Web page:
Over the past (what? 100 years or so?) every inch of the pine barrens has been abused. Its either burned or been cut for lumber, changed and molded for cranberry, blueberry, and other agricultural purposes. Nomatter how much like "wilderness" some parts of the pines may seem . . . people have run rampant and screwed the land at some time or other in the recent past. Not to mention humankind's tendency toward snakes (cut it in half cause you hate them or steal it out of the wild cause you love them).
In my opinion, the reason we see no copperheads is exactly like the reason we see no (i dunno . . . pick a species . . . ) cougars. And the same as the reason why we'll never see another timber rattlesnake in the pines in the next . . . 5 . . 10 years? How long will it take? Its simply a short matter of time.
So why didn't the incredibly resiliant copperhead come back and flourish? Maybe because of our water isolation . . . maybe because it hasn't been long enough . . . or because the northern populations in the state are fast becoming as nonexistant as the south . . . . or just because any douche who saw a copperhead cross their path made sure it swiftly made friends with the business end of a shovel.

Sorry if i'm a bit overly dramatic on the subject . . . it just touches on a culmination of how sickened i've become with NJ.

-Bob
 

swwit

Explorer
Apr 14, 2005
168
1
18
Bobbleton said:
So why didn't the incredibly resiliant copperhead come back and flourish? Maybe because of our water isolation . . . maybe because it hasn't been long enough . . . or because the northern populations in the state are fast becoming as nonexistant as the south .
Sorry if i'm a bit overly dramatic on the subject . . . it just touches on a culmination of how sickened i've become with NJ.

-Bob

Northern population are actually doing very well. But as I said the reason for them being non-existant may be for the reasons I've listed. Plus, many people consider certain snakes as uncommon, but in my experience the same ones are actually very, very common.
 

NJSnakeMan

Explorer
Jun 3, 2004
332
0
16
29
Atlantic County
"There is no region I know that holds so much and yields so little as the Barrens, yet repeateded failure here serves only to strengthen determination. The true Pine Barrens addict never gives in to discouragement or frustration. He is like a gambler who, after repeated losses, still continues to play, with the external hope of "striking it rich." One day the discouraged hunter finds a Pine Snake and his joy is boundless. This is the "shot in the arm" he needs to carry him through another five or six months of fruitless search" -Carl Kauffeld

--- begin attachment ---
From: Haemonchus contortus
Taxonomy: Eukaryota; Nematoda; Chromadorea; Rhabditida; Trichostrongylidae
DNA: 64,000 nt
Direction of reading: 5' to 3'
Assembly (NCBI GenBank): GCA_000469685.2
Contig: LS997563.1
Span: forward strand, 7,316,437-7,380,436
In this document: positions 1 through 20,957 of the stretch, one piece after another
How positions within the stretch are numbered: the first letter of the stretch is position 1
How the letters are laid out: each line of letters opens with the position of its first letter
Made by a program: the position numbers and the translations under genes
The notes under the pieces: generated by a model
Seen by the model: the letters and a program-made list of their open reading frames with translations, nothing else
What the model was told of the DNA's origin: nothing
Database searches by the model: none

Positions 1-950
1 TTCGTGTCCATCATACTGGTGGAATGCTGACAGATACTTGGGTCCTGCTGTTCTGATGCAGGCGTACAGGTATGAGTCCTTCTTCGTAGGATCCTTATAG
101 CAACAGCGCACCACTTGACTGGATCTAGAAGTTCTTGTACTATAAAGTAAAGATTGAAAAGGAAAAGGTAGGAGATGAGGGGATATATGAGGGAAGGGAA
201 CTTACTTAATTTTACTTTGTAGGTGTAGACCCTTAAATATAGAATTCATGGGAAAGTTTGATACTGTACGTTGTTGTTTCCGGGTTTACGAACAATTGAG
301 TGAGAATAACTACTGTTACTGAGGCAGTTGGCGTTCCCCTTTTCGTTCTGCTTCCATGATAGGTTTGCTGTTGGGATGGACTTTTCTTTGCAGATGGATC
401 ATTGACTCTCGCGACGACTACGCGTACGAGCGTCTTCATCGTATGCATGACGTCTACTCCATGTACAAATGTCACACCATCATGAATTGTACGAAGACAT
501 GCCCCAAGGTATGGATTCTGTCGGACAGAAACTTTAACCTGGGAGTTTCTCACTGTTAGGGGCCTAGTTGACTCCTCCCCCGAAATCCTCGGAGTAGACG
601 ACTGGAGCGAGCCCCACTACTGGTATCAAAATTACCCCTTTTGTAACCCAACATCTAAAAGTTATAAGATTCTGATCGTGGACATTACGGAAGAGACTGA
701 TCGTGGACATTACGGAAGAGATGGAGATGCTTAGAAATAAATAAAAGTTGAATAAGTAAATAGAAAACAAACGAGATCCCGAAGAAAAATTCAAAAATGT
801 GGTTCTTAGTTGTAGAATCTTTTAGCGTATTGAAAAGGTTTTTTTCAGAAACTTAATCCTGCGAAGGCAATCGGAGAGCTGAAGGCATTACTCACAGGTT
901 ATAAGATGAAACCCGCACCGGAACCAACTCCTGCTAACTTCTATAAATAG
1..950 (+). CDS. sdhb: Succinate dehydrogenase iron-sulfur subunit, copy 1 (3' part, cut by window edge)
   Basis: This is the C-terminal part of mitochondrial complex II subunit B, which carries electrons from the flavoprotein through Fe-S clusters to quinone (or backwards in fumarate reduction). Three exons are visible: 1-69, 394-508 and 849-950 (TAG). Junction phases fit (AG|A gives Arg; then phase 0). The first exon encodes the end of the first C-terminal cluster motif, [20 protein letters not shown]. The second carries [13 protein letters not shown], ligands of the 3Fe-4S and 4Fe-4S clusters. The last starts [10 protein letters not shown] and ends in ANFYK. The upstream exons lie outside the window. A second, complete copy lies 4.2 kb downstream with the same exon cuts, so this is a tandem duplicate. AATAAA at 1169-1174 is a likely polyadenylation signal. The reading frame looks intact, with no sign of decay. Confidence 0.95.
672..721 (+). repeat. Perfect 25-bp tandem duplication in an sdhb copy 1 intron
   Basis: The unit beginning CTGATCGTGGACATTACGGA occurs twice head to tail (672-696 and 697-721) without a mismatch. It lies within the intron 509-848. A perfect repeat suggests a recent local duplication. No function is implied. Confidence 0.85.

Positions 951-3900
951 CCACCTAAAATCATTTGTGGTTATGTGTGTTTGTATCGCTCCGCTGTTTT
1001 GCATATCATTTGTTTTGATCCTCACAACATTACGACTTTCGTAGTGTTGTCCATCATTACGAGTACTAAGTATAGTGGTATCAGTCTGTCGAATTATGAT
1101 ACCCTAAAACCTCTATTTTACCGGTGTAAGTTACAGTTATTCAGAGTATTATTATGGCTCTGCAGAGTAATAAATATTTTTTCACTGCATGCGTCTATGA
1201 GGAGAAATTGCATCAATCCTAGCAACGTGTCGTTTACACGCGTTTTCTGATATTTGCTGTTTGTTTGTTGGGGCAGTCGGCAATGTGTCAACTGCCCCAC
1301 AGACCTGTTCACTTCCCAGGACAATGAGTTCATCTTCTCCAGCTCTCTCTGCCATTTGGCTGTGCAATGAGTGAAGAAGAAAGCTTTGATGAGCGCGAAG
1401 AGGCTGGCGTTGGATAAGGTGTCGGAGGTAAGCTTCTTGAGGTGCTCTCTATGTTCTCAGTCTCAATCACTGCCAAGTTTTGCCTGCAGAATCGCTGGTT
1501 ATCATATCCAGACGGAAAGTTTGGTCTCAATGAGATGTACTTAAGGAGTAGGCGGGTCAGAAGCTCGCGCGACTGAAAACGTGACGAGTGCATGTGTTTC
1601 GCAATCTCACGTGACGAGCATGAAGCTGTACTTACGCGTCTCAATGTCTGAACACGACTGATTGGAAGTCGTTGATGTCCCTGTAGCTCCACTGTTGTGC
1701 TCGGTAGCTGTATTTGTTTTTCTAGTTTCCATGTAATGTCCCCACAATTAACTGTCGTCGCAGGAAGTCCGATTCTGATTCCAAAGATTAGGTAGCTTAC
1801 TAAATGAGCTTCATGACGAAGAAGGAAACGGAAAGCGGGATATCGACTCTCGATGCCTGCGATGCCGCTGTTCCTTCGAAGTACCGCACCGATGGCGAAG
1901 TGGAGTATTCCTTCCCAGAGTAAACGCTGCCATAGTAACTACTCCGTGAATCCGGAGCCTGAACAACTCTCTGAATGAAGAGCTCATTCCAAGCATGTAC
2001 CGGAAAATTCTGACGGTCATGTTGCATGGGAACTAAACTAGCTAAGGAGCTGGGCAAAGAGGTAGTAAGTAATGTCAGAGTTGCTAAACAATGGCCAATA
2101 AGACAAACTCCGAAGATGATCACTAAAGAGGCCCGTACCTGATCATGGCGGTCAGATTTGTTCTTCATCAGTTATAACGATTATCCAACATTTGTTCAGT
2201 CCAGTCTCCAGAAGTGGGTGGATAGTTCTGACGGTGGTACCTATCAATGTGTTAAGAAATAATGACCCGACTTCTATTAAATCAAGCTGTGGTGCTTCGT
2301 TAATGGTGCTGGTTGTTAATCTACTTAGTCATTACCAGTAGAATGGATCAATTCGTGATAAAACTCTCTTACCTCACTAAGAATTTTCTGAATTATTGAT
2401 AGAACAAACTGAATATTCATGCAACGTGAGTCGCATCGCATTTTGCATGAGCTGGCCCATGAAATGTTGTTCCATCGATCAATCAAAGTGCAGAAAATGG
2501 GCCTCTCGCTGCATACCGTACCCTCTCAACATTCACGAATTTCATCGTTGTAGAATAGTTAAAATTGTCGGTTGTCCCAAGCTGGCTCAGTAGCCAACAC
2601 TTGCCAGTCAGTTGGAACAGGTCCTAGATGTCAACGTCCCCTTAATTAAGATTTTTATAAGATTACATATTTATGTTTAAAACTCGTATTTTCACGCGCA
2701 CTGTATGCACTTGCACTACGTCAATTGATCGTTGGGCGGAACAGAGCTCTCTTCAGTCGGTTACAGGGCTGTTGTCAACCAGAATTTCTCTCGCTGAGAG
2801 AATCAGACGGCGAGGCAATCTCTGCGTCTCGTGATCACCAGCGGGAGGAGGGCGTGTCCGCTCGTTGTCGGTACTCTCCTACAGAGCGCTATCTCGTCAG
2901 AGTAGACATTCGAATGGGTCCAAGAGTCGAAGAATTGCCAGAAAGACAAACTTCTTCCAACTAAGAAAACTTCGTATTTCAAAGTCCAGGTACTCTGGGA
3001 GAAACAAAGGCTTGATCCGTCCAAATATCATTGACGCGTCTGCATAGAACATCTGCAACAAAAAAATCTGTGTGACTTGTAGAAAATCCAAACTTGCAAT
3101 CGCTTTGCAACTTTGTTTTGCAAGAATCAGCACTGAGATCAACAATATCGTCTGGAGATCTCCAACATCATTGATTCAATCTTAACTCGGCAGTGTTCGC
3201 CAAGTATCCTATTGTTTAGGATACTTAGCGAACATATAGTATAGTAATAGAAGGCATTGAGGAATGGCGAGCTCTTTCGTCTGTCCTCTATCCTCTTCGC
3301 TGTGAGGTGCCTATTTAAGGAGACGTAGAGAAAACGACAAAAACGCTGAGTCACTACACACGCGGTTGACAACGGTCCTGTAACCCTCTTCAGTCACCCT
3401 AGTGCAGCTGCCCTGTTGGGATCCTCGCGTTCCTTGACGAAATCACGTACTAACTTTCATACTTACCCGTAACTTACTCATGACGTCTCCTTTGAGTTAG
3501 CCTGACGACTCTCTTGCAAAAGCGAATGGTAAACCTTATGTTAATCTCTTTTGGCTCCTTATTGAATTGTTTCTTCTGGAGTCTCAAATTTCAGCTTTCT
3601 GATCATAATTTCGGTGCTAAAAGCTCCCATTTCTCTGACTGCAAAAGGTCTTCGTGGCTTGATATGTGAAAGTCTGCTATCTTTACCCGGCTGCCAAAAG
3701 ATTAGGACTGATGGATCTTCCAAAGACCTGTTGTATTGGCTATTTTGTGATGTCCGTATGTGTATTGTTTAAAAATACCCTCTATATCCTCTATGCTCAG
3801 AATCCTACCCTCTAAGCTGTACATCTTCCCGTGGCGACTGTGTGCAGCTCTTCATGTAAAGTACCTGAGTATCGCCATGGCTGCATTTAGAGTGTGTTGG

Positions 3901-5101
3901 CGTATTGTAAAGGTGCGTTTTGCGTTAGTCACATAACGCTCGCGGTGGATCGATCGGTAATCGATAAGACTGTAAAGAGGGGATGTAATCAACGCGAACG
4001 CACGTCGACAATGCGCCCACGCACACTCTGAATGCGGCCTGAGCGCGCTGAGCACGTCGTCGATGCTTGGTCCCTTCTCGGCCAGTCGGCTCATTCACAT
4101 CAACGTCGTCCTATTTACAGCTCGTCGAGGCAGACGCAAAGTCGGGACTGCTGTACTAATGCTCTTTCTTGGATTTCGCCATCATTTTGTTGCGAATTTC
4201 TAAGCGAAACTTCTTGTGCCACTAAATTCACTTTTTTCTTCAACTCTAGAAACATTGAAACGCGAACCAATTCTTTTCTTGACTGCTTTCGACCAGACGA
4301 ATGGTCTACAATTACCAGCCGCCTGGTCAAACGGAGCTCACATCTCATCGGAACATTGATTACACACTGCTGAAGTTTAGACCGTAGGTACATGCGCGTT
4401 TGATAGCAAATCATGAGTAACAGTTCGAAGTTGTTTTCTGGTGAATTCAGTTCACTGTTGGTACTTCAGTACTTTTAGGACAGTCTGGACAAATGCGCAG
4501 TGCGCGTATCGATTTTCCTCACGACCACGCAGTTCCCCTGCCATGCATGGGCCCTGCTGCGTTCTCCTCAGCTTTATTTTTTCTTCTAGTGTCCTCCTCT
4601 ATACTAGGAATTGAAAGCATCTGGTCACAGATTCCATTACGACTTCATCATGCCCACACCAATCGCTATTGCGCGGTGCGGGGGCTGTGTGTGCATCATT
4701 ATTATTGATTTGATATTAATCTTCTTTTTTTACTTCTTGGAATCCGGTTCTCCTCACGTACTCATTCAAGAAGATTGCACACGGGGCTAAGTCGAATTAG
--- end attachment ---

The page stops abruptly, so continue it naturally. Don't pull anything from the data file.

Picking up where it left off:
dragoncjo

Piney
Aug 12, 2005
1,362
96
1,028
38
camden county
I couldn't agree with Bobbleton more. I too have become completely frustrated with NJ. I use to herp alot more when I was young and always got so frustrated how there was always garbage around, dirts bikes, tracks of woods broken up by obscene mcmanisons. Its unfortunate NJ has been treated so poorly and in effect the species which inhabit its woods. Up until recently I wouldn't head out to the pines anymore, but I decided to give it another try after stumbling along this website. As of recently I have been doing all my herping in Central PA, where I find tons of wood turtles, copperheads,timbers, queen snakes, ringnecks, the list goes on. And I think to myself I guess this is how NJ was at one time. Unfortunate.
 

Bobbleton

Explorer
Mar 12, 2004
464
41
28
NJ
swwit said:
Northern population are actually doing very well. But as I said the reason for them being non-existant may be for the reasons I've listed. Plus, many people consider certain snakes as uncommon, but in my experience the same ones are actually very, very common.
Now i'll openly admit I have very limited first-hand experience with copperheads . . . I've in fact only found one ever--it was this spring on the central coastal plain of north carolina. Now--anyone on this site who's been through that area knows how insanely similar it is to the barrens. Its a huge, flat, pine-dominated, low pH, sandy-soiled ecosystem. It harbors almost all the same species as the pine barrens and a few extra to boot. For the record i was (at the time) only about a 20 or 30 minute drive from a known population of pine barrens treefrogs . . . but that place and ONLY there have i ever in my life (only the last 6 or 7 years seriously herping) seen a copperhead. I know the techniques . . . i know their habitat preferences and can tell the sound of a snake moving in leaf litter without a second's thought.
To top it off . . . i spend ALOT of time in the mountains of northern NJ . . . probably about an equal amount of time herping there as in the pine barrens (where i LIVE). Last year I made over 20 trips to the water gap in the warm season . . . each has been at least a 12 hour hike . . . some were several day camping trips. This year I've been there 12 times (sunday---tuesday night will make 13) but not once have i seen a northern copperhead. Now granted . . . i stick generally to the same 2 or 3 mountains on long trips . . they always seem to yeild better luck than other areas . . . and lets not forget that i've also tromped every non-private piece of land in north jersey from pequest to stokes to high point to jenny jump to wawayanda. In those mountains i've found rat snakes, racers, watersnakes, ringnecks, garters, a milksnake (that was a good day . . ) and several rattlesnakes . . . but never have i ever seen a northern copperhead in NJ. Even if I were a complete dipshit at finding snakes (which for all you know I am) I would at least stumble across one of these very very common snakes by sheer virtue of miles in distance covered and week of field-time clocked, right??